Image credits: © Alfa Romeo.
1963 Alfa Romeo TZ1
arly in the 1950's Alfa Romeo had revised their production methods and had created a new line of models. These new vehicles were mid-sized with sporty, small capacity engines. The Giulietta was introduced near the close of the 1950's and was first offered with the Type 101 engine, a 1290cc unit. By now Alfa Romeo had a wide range of bodystyle configuration including the four door saloons, Sprint Coupes, Spider, station wagons, and the Sprint Speciale. The Sprint Special came in two configurations, one by Bertone and the other by Zagato. Bertone's design was first offered mid-1959. Zagatos were first available in early 1960. Both Zagato and Bertone's design were based on the Giulietta chassis and running gear but were void of bumpers. Their intentions for these vehicles were competition. Zagato's creations were constructed of a light alloy bodies and were more performance oriented. Bertone's creations outsold Zagato's by 6-to-1, and soon began outfitting the vehicles with luxurious interiors.
Most of the Zagato's were constructed with rounded front and tail treatments though near the end of the 200 produced, they experimented with a 'coda tronca' Kamm tail treatment.
Racing has always been important for most automobiles manufacturers and Alfa Romeo was beginning to realize that their engines would do well in competition since they were compact, lightweight, powerful, and durable. Though the board would not sanction a factory race program they did understand the importance of racing and how it is used to promote products.
In 1962 the Giulia range of cars, also know as the 105 series, were introduced and served as a replacement for the Giulietta. These were powered by 1570 cc engines and shared the same bodies of the Giulietta. The five speed manual gearbox was operated by a column mounted shift. The suspension was modified in the rear to improve handling but remained the same in the front.
Just like the Giulietta series, the Giulia came in multiple body-styles including the four-door berlina, spider, TZ, sprint, and Sprint Speciale.
With racing in mind, Alfa Romeo designed and built the TZ series. The TZ, meaning Tubolare Zagato, was outfitted with a light alloy body, tubular frame, disc brakes and independent suspension. The performance of the vehicle was amplified by its light body and responsive and effective handling. The large disc brakes provided excellent stopping power. Most of the parts were produced in the main factory in Portello. The building of the car, however, was entrusted to the head competitions engineer, Carlo Chiti of Autodelta based at Udine. The base 1570cc engine produced about 90 horsepower. The engine installed in the TZ competition cars produced around 170 horsepower. This boost in horsepower was made possible, in part, through twin-plug cylinder heads by Autodelta. To reduce weight and improve safety, the side glass windows were removed and replaced with Perspex.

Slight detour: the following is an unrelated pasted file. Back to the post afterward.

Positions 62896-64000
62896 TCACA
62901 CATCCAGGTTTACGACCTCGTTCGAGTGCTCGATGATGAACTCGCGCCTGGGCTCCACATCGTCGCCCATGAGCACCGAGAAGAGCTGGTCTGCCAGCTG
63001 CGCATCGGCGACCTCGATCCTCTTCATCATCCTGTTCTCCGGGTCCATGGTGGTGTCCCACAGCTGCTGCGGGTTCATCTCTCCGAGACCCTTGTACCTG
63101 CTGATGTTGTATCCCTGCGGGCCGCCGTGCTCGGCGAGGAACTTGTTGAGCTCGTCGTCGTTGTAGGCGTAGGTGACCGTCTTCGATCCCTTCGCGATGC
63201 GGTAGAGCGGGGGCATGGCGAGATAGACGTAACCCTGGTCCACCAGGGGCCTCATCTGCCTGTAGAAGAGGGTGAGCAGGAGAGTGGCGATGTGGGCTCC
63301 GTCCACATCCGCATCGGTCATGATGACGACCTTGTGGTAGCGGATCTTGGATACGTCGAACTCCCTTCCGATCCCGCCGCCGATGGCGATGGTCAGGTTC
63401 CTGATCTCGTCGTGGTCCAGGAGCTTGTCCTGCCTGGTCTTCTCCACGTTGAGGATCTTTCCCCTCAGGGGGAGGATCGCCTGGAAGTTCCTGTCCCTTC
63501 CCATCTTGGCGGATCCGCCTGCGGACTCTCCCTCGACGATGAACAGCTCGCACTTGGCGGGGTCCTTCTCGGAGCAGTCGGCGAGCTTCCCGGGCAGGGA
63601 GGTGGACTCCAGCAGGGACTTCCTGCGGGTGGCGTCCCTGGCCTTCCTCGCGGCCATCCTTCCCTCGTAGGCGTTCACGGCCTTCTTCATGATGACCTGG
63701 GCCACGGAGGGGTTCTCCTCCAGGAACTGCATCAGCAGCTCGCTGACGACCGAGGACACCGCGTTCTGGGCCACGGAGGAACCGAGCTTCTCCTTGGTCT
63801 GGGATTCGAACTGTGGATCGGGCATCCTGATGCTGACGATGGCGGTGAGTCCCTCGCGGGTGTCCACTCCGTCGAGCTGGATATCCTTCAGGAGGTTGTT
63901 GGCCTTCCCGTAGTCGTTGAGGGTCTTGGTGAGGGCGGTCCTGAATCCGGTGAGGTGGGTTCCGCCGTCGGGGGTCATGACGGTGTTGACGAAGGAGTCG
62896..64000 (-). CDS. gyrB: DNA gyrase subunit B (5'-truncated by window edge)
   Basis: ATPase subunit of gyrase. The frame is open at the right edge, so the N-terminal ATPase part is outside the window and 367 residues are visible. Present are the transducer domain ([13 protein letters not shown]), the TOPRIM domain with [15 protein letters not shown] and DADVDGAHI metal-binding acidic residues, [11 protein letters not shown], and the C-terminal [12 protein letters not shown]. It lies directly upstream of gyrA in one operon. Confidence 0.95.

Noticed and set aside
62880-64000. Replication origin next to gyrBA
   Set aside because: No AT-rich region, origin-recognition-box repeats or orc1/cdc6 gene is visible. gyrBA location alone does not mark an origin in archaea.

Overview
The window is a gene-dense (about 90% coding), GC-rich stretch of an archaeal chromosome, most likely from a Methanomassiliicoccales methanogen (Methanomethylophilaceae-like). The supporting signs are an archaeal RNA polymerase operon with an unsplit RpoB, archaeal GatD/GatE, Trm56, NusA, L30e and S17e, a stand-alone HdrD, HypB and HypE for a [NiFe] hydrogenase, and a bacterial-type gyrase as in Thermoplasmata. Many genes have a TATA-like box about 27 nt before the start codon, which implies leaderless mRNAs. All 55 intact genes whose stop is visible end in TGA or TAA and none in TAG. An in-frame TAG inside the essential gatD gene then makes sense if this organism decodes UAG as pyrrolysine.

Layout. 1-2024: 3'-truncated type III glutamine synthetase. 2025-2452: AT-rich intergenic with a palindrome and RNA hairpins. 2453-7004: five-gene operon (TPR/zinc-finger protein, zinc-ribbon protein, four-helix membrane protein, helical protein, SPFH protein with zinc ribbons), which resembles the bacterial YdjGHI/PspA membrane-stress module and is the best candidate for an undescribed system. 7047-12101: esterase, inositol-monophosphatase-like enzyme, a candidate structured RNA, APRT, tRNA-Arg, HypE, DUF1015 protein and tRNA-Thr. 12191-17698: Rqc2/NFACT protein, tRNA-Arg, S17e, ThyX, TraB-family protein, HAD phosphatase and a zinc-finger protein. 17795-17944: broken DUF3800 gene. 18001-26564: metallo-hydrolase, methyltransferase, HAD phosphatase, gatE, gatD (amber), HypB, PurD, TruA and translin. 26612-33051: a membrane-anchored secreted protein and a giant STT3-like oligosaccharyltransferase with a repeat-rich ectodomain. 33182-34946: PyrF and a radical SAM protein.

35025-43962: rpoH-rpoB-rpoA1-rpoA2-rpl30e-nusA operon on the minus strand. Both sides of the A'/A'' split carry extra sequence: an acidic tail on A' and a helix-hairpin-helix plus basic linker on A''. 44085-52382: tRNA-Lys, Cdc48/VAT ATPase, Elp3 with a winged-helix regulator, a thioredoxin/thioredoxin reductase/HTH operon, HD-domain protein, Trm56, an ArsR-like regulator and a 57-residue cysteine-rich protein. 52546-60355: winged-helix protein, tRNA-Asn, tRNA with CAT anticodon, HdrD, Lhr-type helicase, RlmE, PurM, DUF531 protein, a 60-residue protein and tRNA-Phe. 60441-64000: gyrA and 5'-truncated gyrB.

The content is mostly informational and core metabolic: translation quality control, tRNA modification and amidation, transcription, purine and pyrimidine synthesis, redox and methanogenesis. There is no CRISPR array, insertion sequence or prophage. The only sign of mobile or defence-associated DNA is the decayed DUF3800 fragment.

Road cars were commonly given a single-plug cylinder head, leather interior, and retained their glass window.
In 1963 these lightweight and capable cars proved their potential by winning the FISA Cup. In nearly every competition event that these cars were entered, they provided podium finishes for their drivers. They were entered in events such as hill climbs, Sebring, the Targa Florio, Monza, Spa, Nurburgring, and LeMans.By Daniel Vaughan | Nov 2006
Chassis Num: AR10511750003
Engine Num: AR005110002
During 1964, this 1963 Alfa Romeo TZ1 Zagato Coupe competed at LeMans, the 1000Km Nurburgring, the Tour de France, Tour de Corse and at Criterium Cevennes. Following the 1964 campaign, this car was returned to the Alfa Romeo factory where it was tota....[continue reading]
Chassis Num: 25
TZ-1 Series number 25 was one of less than 12 factory competition cars built for racing. In 1963, Lorenzo Bandini of Formula One fame raced the car in its inaugural race in Monza, Italy, at the Coppa FISA. Subsequently, it was raced at Tour de Corse ....[continue reading]
Chassis #: AR10511750003
Chassis #: 25